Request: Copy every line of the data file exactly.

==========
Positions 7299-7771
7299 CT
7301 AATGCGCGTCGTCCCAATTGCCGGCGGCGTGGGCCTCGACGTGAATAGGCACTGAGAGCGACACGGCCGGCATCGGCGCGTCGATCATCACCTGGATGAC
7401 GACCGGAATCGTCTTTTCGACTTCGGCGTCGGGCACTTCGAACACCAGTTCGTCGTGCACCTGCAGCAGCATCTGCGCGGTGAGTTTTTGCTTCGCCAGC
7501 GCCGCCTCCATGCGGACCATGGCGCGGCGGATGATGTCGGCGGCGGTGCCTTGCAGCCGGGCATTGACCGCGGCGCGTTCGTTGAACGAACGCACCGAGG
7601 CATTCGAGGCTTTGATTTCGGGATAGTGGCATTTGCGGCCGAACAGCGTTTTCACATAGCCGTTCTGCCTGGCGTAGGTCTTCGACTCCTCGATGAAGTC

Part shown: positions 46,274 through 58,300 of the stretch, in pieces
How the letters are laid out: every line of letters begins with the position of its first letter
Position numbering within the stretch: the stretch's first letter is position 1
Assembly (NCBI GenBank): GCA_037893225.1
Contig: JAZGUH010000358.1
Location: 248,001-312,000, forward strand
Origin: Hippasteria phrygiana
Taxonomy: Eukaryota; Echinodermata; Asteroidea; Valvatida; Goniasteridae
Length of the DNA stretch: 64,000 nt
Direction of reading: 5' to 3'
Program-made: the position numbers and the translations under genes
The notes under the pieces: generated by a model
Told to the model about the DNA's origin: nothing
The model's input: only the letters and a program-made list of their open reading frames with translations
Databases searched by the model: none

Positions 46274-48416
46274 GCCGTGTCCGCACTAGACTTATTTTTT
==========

Positions 7299-7771
7299 CT
7301 AATGCGCGTCGTCCCAATTGCCGGCGGCGTGGGCCTCGACGTGAATAGGCACTGAGAGCGACACGGCCGGCATCGGCGCGTCGATCATCACCTGGATGAC
7401 GACCGGAATCGTCTTTTCGACTTCGGCGTCGGGCACTTCGAACACCAGTTCGTCGTGCACCTGCAGCAGCATCTGCGCGGTGAGTTTTTGCTTCGCCAGC
7501 GCCGCCTCCATGCGGACCATGGCGCGGCGGATGATGTCGGCGGCGGTGCCTTGCAGCCGGGCATTGACCGCGGCGCGTTCGTTGAACGAACGCACCGAGG
7601 CATTCGAGGCTTTGATTTCGGGATAGTGGCATTTGCGGCCGAACAGCGTTTTCACATAGCCGTTCTGCCTGGCGTAGGTCTTCGACTCCTCGATGAAGTC

Part shown: positions 46,274 through 58,300 of the stretch, in pieces
How the letters are laid out: every line of letters begins with the position of its first letter
Position numbering within the stretch: the stretch's first letter is position 1
Assembly (NCBI GenBank): GCA_037893225.1
Contig: JAZGUH010000358.1
Location: 248,001-312,000, forward strand
Origin: Hippasteria phrygiana
Taxonomy: Eukaryota; Echinodermata; Asteroidea; Valvatida; Goniasteridae
Length of the DNA stretch: 64,000 nt
Direction of reading: 5' to 3'
Program-made: the position numbers and the translations under genes
The notes under the pieces: generated by a model
Told to the model about the DNA's origin: nothing
The model's input: only the letters and a program-made list of their open reading frames with translations
Databases searched by the model: none

Positions 46274-48416
46274 GCCGTGTCCGCACTAGACTTATTTTTT